As the pace of oil and gas bankruptcies accelerates, companies won't be able to broker restructuring deals outside of a courtroom as easily as they did during the prior bankruptcy wave a few years ago. Here, Law360 breaks down what boxes oil and gas companies must check for a prepackaged deal in 2020 and how to move forward when that option isn't on the table.
Fairway Markets has told a New York bankruptcy court that the difficulty of running a grocery chain in Chapter 11 and in the face of the COVID-19 pandemic justifies its proposal to pay $2.3 million in executive bonuses.
Quorum Health Care Services LLC tentatively secured a 35-day post-disclosure path to confirmation for its more than $1.3 billion Delaware Chapter 11 reorganization Thursday, after a debtor attorney accused an equity investor of raising an "irresponsible" objection to the hospital chain's timetable.
A Waterbridge Capital venture is reportedly looking for $251 million of financing for a downtown Los Angeles mixed-use property, billionaire Patrick Soon-Shiong may personally buy a former Los Angeles hospital and Weiss Group of Cos. has reportedly scored $21.3 million in financing for a Miami mixed-use project.
A Delaware federal judge Thursday told the parent company of Paragon Offshore PLC it is too soon for it to appeal a bankruptcy judge’s finding that he can make final decisions on fraudulent transfer claims against the company, saying it won’t advance the case.
The Singapore Court of Appeal concluded Tuesday that a debtor need only prove a disputed debt is subject to an arbitration agreement in order to escape a winding-up application initiated by a creditor, reversing an opposing conclusion reached by a lower court in a $170 million dispute.
Pacific Gas & Electric is drumming up support for its reorganization plan, trumpeting Thursday an endorsement from consumer advocate Erin Brockovich, who led a legal battle against the utility over contaminated California drinking water in the mid-1990s and said wildfire victims’ “best way forward” is confirming the plan.
A London judge on Thursday paused “extraordinary” bankruptcy proceedings against an Indian magnate facing extradition from the U.K. on fraud charges, saying he has to be given a chance to settle his £1.05 billion ($1.3 billion) debt with several banks in India.
The past week in London has seen a major Portuguese bank join the queue of lenders suing Mozambique in the wake of a $2 billion fraud scandal, Russia's sovereign wealth fund target another news outlet over coverage, and BP add to the legal woes for its rival Glencore. Here, Law360 looks at those and other new claims in the U.K.
California-based amusement park chain Apex Parks Group LLC entered Chapter 11 in Delaware with more than $100 million in liabilities, saying it would pursue a reorganization and sale of its 12-site, three-state business, with secured lenders serving as a bidder-to-beat stalking horse.
Tennessee-based Quorum Health Corp. has told a Delaware bankruptcy court it is hoping to have a Chapter 11 plan approved in a little over a month, saying its rural hospitals need to stay open for the sake of their communities.
The tort claimants committee in the PG&E Chapter 11 case is asking a California bankruptcy judge to reject the utility's proposal to route $4 million in fines through their settlement trust, saying the move would create a bad precedent.
Bankrupt discount retailer Fred's Inc. said Tuesday it has reached an agreement with its pharmaceutical wholesaler Cardinal Health Inc. over claims in its Chapter 11, with Cardinal set to recover a secured claim of $15 million.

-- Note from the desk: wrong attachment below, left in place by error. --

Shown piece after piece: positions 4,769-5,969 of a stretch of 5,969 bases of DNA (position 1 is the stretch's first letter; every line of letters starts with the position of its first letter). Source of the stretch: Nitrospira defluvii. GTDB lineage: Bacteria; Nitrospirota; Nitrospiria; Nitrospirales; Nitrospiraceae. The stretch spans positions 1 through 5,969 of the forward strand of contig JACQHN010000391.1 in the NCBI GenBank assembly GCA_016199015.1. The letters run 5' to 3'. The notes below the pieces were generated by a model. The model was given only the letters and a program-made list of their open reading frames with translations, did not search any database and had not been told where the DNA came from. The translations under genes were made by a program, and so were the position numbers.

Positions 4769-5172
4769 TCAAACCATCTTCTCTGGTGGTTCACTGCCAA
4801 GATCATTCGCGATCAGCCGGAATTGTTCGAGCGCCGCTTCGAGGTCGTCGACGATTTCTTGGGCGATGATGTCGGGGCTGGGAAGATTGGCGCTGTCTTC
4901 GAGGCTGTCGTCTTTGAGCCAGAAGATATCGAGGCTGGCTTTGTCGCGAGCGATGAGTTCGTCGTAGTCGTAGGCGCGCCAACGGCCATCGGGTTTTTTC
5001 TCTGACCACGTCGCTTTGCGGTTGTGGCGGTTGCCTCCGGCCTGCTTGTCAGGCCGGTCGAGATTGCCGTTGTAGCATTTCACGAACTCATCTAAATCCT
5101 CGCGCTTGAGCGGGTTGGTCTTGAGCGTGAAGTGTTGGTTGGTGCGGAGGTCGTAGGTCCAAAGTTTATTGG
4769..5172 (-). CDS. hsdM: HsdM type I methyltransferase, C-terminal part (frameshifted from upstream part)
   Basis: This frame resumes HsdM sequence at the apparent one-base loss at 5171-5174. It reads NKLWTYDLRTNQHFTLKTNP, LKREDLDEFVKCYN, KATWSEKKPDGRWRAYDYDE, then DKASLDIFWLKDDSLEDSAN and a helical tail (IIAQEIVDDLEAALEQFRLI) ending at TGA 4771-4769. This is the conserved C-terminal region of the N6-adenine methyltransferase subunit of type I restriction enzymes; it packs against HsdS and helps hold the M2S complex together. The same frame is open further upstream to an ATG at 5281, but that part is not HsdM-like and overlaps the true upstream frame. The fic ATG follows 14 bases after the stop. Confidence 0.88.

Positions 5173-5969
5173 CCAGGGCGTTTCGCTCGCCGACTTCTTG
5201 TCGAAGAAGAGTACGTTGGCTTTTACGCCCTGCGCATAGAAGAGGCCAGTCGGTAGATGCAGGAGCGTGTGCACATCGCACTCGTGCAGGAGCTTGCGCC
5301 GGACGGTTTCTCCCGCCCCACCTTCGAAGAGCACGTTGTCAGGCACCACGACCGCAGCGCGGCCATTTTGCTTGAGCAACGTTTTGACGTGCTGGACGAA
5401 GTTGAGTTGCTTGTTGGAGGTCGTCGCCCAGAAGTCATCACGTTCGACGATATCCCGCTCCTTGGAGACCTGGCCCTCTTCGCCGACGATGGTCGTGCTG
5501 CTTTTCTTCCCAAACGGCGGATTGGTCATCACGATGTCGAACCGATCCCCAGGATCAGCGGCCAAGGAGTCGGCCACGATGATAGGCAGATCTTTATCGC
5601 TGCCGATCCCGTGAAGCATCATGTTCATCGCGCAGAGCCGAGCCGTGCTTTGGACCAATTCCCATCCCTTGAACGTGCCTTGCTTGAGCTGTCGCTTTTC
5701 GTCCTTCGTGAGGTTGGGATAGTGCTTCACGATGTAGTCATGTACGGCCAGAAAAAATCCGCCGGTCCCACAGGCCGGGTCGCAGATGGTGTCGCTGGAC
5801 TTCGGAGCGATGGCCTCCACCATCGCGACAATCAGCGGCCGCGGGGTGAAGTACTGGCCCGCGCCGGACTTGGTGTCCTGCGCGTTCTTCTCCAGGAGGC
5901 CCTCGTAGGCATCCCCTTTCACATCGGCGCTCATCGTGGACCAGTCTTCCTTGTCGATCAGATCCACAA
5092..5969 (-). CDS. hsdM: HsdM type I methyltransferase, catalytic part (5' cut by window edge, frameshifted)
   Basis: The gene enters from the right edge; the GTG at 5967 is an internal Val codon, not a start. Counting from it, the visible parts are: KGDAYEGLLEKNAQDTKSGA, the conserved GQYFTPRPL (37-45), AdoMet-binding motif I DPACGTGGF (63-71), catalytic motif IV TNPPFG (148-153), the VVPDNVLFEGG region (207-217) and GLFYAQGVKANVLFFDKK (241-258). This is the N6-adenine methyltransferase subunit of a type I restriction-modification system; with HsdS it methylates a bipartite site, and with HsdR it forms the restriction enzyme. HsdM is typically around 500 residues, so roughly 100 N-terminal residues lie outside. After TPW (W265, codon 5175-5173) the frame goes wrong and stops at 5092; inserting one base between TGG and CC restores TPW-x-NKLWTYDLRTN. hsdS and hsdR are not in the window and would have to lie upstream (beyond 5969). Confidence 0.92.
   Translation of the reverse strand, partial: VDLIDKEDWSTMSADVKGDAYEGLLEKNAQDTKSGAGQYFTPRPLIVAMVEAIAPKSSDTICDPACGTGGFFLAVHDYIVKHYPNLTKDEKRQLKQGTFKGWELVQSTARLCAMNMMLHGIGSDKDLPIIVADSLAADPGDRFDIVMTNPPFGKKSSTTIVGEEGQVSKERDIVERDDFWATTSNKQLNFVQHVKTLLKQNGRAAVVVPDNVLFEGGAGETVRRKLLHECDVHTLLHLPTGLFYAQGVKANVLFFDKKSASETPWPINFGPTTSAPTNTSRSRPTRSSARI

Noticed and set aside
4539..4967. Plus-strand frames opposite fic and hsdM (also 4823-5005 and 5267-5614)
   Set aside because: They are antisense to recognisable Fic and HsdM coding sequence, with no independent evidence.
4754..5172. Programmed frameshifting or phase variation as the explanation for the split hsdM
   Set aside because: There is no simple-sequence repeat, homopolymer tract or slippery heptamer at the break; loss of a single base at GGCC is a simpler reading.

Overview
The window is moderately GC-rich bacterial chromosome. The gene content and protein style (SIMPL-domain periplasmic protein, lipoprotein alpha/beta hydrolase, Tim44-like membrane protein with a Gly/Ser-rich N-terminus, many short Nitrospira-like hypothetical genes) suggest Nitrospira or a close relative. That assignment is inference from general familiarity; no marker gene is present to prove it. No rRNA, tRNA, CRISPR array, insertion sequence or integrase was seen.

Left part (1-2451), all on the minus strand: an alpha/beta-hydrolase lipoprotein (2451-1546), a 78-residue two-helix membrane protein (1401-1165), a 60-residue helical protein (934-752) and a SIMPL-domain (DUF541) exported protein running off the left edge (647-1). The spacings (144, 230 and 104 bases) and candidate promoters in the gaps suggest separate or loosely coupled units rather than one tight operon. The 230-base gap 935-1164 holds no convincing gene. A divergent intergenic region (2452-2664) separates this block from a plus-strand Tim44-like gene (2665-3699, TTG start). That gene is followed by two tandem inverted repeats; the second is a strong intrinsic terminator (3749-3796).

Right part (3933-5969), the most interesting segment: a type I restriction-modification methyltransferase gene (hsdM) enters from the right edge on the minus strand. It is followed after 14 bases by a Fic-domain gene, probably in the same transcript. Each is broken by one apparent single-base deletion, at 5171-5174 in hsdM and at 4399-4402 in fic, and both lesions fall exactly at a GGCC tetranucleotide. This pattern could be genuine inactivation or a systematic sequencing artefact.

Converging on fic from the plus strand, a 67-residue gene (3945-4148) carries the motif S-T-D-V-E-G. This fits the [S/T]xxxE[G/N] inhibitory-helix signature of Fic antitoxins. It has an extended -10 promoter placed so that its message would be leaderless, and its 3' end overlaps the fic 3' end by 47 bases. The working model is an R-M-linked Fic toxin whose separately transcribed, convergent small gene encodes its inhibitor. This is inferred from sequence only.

The New York attorney general on Tuesday asked a bankruptcy court to resume discovery into the finances of the Sackler family, who owns Purdue Pharma LP, saying that her office has already unearthed important information about money transfers the family has made.
The London-based Jewish Chronicle — the world's oldest Jewish newspaper — announced Wednesday it is folding in the face of the COVID-19 crisis and beginning liquidation proceedings.
Cahill Gordon & Reindel LLP has decided to suspend its summer associate program for 2020 in response to the COVID-19 pandemic, the firm announced Tuesday though it says it will pay the associates who had been selected and will offer them full-time positions after graduation.
The Chapter 11 case of regional airline Ravn Air Group Inc. got off to a turbulent start Tuesday when lenders providing post-petition financing said their commitment to the loans was in doubt after a local Alaskan leader threatened to commandeer the debtor's air fleet.
A California judge overseeing Pacific Gas and Electric Co.'s bankruptcy declined Tuesday to approve a letter informing Northern California wildfire survivors that COVID-19 has hammered PG&E shares and reduced a $13.5 billion victims settlement fund, after a PG&E attorney slammed opposing counsel's "silly letter" as an effort to kill the deal.
International law firm Hogan Lovells announced Tuesday that it would offer its attorneys in other practice areas the opportunity to receive restructuring cross-training to assist the firm’s existing practice ahead of an anticipated rush of bankruptcy filings in the aftermath of the COVID-19 pandemic.
Puerto Rico's financial oversight board is saying the island's government broke the law guiding the territory’s restructuring when it made now-canceled deals for 1 million COVID-19 test kits without board permission.
The Delaware bankruptcy judge overseeing the Chapter 11 case of an Owens-Illinois spinoff on Tuesday moved a hearing on the appointment of an examiner and a representative for asbestos claimants back a month to buy time to work around COVID-19 lockdowns.